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“The Interview” = Idiocy Squared

By David Preston

How bad was The Interview? It was so bad that 10 seconds into the film I was already rooting for the North Koreans. And I never stopped rooting for them until the bitter end. It’s not that I like those commie bastards, mind you. It’s simply that the Americans were such bad actors – such bad human beings really – that I wanted every last one of them to die. And if that meant cheering the commies on, then so be it.

Call me Pyongyang Jane.

I particularly wanted Sith . . . er, I mean SETH . . . Rogan and James Franco to suffer.* Does that make me anti-American? No. It simply makes me anti-Rogan and Franco. And pro-good taste.

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Doing parody is tough; I’ll give you that. (It’s tougher yet when the target of the parody is already ridiculous, as is the case with North Korea. It’s like staging a cage match between a clown and a mime. Each one, by itself, can be funny. But when you put them together, the tend to cancel each other out.)

Still, it is not impossible to score genuine points off the likes of Precious Cabbage Patch President. It just takes a little extra thought is all.  You have to be subtle. Slapstick and crude jokes are out here. Unfortunately, crude is all Rogan and Franco seem to know. And they don’t even know that very well.

The uninspired pop-culture references . . .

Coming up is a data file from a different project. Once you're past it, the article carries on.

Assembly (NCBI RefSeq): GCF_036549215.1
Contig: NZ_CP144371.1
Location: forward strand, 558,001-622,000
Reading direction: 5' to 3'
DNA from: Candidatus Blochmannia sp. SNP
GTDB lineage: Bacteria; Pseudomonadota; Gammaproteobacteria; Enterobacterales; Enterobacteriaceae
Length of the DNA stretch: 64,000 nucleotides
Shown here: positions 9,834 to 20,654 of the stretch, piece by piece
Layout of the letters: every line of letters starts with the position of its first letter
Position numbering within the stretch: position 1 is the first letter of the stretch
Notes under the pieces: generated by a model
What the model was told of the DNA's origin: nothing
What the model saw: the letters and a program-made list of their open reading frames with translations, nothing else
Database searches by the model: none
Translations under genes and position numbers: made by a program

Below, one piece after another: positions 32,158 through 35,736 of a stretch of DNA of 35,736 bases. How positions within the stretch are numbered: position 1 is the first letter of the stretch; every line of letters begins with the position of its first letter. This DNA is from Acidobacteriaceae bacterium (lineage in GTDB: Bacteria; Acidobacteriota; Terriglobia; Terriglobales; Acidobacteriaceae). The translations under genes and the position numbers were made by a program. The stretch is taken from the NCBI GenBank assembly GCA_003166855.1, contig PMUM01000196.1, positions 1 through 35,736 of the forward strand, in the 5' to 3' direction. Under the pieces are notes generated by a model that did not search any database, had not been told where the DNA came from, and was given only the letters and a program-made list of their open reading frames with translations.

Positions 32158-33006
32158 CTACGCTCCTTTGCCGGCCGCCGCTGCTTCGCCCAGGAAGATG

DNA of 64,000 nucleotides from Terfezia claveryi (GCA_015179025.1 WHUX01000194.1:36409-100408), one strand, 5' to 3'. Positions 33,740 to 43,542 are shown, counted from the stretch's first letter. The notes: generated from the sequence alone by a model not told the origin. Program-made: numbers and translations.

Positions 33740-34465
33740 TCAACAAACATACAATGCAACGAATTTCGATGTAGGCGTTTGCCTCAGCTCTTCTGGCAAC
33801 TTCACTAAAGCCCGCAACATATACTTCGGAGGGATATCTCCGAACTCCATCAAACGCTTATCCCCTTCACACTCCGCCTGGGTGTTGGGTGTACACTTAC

The cheap-o ethnic and sex jokes . . .

The hack characters and forced plot . . .

That shit just doesn’t cut it with anyone over 12. Or anyone who appreciates the subtlety of political satire. Or just anyone who knows anything about North Korea. Still, there were lots of young people yukking it up in the theater I was at. They all knew about Katy Perry’s insipid music, but I wonder if any of them could’ve found North Korea on a map. Or Asia, for that matter.

I dunno. Maybe I’m just getting cynical in my middle age. But even at 16 I don’t think I would have found this dreck funny. Cuz frankly, it’s not. And yes, I did get all the jokes. And yes, I do have a healthy sense of humor. (Good thing, too, because otherwise I would’ve had to shoot up an elementary school in my despair over this film.)

Rumors are being bruited to the effect that Sony might have made up the whole “North Korea Hacked Us” story in an attempt to salvage this abortion of a movie. Until yesterday, I would’ve dismissed such stories as so much paranoid fantasy. But then I recollected that this is North Korea we’re talking about here.

And Hollywood . . .

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*I also want George Clooney and Sean Penn – and everyone who was a public apologist for this film, and everyone at Sony who was connected in any way with it’s production – to suffer for their imperialist crimes against humanity, but that’s a story for another post.


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